~Curious as a Cathy
    A2Z iPad Art Sketch 'Heart Hands'

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    1. Cathy, those kinds of stores are fun to wander through. I don't think I've ever bought anything in a store like that. My wife just likes to have new stuff.

      Lee

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  21. I'm at least the fourth owner of a 1910 French-English dictionary my father let me have. The previous owners signed their names in the front, though I've never attempted to Google them.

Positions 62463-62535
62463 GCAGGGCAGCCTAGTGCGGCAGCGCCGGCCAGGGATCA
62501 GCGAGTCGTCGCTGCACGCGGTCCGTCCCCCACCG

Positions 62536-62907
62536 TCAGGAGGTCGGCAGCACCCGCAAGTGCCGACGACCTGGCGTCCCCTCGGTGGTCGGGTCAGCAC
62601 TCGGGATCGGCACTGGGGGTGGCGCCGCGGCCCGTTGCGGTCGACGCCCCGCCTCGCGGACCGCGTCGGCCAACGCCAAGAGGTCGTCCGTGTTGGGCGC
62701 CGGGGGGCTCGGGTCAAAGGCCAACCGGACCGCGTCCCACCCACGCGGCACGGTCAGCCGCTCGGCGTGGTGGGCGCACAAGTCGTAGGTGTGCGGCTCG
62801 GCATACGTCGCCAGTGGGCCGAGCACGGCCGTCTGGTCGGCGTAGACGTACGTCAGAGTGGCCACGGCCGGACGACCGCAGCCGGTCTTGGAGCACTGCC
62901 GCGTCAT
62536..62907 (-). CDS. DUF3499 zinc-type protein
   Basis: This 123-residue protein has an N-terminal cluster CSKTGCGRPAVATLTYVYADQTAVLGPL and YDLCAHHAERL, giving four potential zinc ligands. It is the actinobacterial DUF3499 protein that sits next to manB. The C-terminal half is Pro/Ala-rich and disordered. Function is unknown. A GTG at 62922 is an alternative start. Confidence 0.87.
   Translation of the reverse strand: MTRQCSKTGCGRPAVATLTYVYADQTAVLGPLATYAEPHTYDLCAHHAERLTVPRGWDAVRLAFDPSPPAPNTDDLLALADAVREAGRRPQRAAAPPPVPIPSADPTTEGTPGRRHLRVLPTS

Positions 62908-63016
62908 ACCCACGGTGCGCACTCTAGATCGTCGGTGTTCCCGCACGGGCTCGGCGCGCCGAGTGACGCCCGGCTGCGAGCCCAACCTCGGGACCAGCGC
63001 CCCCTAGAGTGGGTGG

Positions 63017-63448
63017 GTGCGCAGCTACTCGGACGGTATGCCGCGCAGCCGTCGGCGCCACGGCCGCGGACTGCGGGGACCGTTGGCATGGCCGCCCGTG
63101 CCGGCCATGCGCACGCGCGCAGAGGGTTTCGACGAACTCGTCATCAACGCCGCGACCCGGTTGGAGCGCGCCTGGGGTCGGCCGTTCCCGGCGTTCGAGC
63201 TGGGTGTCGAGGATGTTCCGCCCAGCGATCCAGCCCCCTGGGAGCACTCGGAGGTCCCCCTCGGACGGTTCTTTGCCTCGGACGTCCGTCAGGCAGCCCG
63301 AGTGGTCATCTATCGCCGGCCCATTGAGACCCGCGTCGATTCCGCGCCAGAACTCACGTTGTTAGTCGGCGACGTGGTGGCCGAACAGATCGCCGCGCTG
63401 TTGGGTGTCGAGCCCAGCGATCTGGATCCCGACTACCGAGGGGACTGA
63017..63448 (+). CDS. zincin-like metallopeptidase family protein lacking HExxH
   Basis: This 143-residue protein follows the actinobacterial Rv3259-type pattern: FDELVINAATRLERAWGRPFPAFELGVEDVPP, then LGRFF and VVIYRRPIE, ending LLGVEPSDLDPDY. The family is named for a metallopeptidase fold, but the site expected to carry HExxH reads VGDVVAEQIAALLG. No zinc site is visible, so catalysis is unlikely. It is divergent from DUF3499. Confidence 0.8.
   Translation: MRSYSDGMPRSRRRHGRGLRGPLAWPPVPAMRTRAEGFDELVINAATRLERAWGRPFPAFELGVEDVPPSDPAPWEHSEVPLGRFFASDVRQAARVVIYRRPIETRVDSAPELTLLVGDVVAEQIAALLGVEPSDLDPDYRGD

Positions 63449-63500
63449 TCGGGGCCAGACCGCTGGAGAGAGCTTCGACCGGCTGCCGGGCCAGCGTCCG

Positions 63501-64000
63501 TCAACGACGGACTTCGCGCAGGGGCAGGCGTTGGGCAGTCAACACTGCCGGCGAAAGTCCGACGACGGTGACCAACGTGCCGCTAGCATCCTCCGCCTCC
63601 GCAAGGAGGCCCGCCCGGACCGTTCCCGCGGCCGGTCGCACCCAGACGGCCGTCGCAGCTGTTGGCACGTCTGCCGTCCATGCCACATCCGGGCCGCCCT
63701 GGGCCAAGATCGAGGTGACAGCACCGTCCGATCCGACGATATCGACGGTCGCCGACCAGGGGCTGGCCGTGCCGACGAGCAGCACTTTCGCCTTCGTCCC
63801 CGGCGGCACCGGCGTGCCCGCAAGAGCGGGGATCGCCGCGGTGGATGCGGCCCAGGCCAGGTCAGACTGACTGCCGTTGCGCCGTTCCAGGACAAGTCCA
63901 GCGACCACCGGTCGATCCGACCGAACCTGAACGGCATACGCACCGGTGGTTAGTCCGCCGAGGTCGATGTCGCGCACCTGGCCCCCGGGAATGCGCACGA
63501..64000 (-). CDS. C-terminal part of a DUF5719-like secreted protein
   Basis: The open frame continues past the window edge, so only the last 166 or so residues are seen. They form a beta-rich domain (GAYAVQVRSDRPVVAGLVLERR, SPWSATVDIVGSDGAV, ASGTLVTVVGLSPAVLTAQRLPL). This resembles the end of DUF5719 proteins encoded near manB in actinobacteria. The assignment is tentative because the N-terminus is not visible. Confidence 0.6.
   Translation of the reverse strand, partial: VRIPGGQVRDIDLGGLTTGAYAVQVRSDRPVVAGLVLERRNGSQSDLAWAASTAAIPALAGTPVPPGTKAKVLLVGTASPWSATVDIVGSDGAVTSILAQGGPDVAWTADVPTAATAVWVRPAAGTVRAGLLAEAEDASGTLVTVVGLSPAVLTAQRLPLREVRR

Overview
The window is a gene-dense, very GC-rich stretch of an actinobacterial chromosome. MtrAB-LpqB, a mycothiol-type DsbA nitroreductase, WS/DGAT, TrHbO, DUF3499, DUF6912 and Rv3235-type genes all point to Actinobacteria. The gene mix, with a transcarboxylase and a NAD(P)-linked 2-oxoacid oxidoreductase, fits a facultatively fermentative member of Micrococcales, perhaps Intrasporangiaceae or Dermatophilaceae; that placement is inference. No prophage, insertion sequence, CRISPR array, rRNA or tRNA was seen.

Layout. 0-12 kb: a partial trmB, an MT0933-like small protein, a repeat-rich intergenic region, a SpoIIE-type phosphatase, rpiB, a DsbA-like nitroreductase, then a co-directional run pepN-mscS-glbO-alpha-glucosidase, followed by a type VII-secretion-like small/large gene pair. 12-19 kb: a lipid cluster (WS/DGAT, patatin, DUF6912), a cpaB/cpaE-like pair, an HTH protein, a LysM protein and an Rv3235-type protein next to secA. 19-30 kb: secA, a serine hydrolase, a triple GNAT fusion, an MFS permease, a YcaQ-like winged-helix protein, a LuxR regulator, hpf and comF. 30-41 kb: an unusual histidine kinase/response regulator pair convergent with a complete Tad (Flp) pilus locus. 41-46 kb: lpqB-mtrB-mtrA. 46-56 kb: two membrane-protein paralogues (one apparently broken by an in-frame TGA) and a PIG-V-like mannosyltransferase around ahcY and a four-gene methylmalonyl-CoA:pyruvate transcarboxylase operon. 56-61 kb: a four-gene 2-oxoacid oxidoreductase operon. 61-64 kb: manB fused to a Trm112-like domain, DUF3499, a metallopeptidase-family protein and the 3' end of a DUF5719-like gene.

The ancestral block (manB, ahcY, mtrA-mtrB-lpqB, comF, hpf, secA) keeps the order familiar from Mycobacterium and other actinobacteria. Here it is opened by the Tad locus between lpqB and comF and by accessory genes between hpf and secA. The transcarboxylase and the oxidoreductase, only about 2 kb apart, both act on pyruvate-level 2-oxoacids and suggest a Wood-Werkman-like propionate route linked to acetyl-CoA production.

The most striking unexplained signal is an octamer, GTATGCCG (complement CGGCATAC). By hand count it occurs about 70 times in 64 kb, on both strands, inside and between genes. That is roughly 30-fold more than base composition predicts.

I always wonder what kinds of stories antiques and old items would tell if they could talk.

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    1. Carrie-Anne, you should research the previous owners. You might find an interesting story.

      Lee

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  22. They would probably say I was behind the times with real books.

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    1. Mike, hopefully real books will never be behind the times. I love books.

      Lee

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  23. That's why it's best not to die. The living can't be trusted!